Comment by John Amrhein Wed Jun 6 08:44:18 2012

MamaHomesteader --- I actually kinda believe all of them, despite my father's caveats. :-)

John --- We've got some facts too, but they don't go back all that far. I prefer the stories too, and love the old photos my father found for me! I may have to post some of my father's stories about what life was like growing up in the 1940s and 50s in West Virginia --- they're very homesteading related.

Comment by anna Wed Jun 6 08:58:17 2012
The pictures are all in St. Marys, WV, btw. Great Uncle George, Grandad Hess's brother, was retired. He used to sweep out the barber shop under the bank daily in exchange for a free haircut (and, I'm sure, for the company). One drought ridden summer, various customers were talking about the worst droughts in their memories, while I was sitting waiting my turn in the chair. After half a dozen brags, George leaned on his broom and said in his slow draw, "Welll, I remember one summer it was so dry when the fish swam upstream they raised a cloud of dust."
Comment by Errol Wed Jun 6 09:23:23 2012
Daddy --- I hope you don't mind me using your words without permission. The stories were just too good not to share with a wider audience!
Comment by anna Wed Jun 6 11:12:41 2012

Anna, from the surname Hess, are your ancestors possibly Germans from Hesse?

Comment by Roland_Smith Wed Jun 6 16:27:17 2012
Roland --- It gets a little hazy when I get back to the immigrant generation. The Hess side is supposed to have come from Germany, but I don't have any data on where in Germany they lived. Once ancestor (a Strauss) is reported as having come from Prussia/Germany/Vienna --- pretty vague and contradictory. Your guess is as good as mine!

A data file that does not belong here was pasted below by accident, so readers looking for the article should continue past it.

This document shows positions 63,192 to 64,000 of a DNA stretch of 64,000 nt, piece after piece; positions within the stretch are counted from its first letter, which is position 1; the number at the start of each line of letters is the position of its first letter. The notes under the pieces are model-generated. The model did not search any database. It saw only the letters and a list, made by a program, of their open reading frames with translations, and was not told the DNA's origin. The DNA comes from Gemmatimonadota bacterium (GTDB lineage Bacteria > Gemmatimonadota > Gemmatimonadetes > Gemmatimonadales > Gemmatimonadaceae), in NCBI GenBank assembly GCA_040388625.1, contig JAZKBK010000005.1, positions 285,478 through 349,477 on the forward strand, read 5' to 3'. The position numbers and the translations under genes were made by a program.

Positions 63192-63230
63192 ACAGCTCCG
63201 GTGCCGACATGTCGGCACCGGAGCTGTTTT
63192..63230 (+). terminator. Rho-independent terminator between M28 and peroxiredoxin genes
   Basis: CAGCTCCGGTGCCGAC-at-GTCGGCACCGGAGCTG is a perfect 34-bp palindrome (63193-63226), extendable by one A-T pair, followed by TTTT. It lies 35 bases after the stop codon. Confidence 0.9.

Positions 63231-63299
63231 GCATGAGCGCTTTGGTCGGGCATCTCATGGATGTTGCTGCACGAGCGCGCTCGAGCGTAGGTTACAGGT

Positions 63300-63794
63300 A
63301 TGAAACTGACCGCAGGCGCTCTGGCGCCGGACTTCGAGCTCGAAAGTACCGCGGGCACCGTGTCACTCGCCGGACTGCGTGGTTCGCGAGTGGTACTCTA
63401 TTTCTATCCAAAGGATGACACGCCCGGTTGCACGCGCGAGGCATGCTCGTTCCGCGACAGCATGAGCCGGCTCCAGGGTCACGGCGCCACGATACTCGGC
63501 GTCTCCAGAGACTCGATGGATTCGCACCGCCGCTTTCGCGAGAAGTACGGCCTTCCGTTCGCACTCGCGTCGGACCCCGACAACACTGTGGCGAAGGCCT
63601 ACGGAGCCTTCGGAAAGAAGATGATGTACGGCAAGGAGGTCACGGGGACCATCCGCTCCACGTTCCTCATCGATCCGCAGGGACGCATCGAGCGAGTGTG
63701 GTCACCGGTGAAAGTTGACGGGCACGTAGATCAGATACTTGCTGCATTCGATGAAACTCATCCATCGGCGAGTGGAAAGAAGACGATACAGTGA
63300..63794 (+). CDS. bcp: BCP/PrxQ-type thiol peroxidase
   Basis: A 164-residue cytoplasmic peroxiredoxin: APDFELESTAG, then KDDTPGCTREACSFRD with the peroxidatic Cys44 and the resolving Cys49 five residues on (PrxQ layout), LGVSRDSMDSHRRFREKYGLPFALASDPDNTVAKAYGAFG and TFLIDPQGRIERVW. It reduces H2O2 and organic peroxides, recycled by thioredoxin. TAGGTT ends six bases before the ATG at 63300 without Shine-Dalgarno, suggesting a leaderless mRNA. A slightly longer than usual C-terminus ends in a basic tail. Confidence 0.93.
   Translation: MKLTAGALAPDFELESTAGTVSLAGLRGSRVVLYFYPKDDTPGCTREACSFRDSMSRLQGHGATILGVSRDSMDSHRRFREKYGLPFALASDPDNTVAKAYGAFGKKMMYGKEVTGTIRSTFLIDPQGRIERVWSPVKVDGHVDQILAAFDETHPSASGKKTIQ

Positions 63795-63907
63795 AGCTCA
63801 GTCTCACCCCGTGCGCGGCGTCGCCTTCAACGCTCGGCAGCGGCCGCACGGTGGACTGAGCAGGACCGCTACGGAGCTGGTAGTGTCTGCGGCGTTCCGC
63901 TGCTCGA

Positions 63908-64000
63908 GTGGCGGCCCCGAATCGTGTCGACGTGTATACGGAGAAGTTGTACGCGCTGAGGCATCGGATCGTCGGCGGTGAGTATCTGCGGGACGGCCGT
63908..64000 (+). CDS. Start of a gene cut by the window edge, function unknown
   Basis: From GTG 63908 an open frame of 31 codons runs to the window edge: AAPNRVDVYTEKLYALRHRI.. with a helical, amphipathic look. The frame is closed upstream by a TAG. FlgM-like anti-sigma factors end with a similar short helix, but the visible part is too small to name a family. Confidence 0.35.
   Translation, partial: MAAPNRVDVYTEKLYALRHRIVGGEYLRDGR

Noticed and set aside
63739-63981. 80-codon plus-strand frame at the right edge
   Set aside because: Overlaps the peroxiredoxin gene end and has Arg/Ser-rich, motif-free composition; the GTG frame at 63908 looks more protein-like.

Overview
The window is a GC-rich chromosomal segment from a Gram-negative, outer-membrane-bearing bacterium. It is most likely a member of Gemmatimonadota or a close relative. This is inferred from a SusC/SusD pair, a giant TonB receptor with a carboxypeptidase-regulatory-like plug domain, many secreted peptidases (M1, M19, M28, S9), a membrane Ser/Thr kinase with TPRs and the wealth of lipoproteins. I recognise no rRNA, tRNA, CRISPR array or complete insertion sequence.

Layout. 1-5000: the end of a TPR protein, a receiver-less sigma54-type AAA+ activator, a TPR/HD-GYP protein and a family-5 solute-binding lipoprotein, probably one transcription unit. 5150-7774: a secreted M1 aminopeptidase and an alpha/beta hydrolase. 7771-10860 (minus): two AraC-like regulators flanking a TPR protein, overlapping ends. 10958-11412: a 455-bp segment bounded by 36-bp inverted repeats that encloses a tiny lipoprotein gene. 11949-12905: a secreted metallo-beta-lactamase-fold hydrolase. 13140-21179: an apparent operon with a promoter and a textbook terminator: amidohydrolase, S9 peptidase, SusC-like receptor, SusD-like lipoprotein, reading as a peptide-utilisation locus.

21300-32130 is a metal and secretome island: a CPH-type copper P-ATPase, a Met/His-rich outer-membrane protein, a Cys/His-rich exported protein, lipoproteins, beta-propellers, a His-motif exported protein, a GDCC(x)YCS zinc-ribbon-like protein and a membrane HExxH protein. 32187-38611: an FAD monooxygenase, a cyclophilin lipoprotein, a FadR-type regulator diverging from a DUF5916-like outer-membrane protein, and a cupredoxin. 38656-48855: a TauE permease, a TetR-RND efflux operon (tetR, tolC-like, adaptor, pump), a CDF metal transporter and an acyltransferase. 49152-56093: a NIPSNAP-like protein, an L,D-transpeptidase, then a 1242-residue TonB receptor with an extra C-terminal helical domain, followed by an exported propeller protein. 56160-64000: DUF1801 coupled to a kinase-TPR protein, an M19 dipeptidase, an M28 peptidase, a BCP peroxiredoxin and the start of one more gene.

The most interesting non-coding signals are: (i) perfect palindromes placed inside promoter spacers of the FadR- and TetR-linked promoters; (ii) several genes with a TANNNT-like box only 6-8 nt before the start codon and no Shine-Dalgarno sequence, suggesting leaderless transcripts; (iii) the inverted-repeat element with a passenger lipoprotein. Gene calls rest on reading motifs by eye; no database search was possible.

Comment by anna Wed Jun 6 19:18:36 2012

When I was turning into a wild and vulnerable teenager, my father (Errol) taught me a lesson, or a way of life really, that has helped me tremendously through the years to love myself and be true to myself and ultimately to be who I am today. My memory of this conversation is so strong too! I was invited to one too many slumber parties, which really shouldn't be a big deal, but I have that Hess need for renewal in solitude. He suggested that I flat out tell the truth in all cases no matter what. I cannot say I have done that to a T my entire life, but I feel like if I dodge the true at first, I still have a grip on honesty so I can act honestly. I don't tell a very good lie, perhaps because of the fact I rarely bare false witness at all. Honesty comes natural to me; lies wear on my spirit.

I also am an English major, as is Anna and my Dad. From that I know the incredible gift that fiction brings to the frontier of a story. I also, from a recent class in Creative Nonfiction am well aware of the actual LEGAL ramifications of putting over a certain amount of fiction in words you call memoir or nonfiction.

Actually, I adore the gray areas and I think Anna handles those colorful shades beautifully.

Sorry, Anna if this is a tangent... :)

Comment by Maggie Thu Jun 7 00:19:13 2012
Maggie --- Good anti-tall tale. :-) But I'm not an English major!
Comment by anna Thu Jun 7 08:19:04 2012
I know your major. It was an error of typing too late.
Comment by Maggie Thu Jun 7 09:39:22 2012

One very unique homestead, $1,500 per acre, the opportunity of a lifetime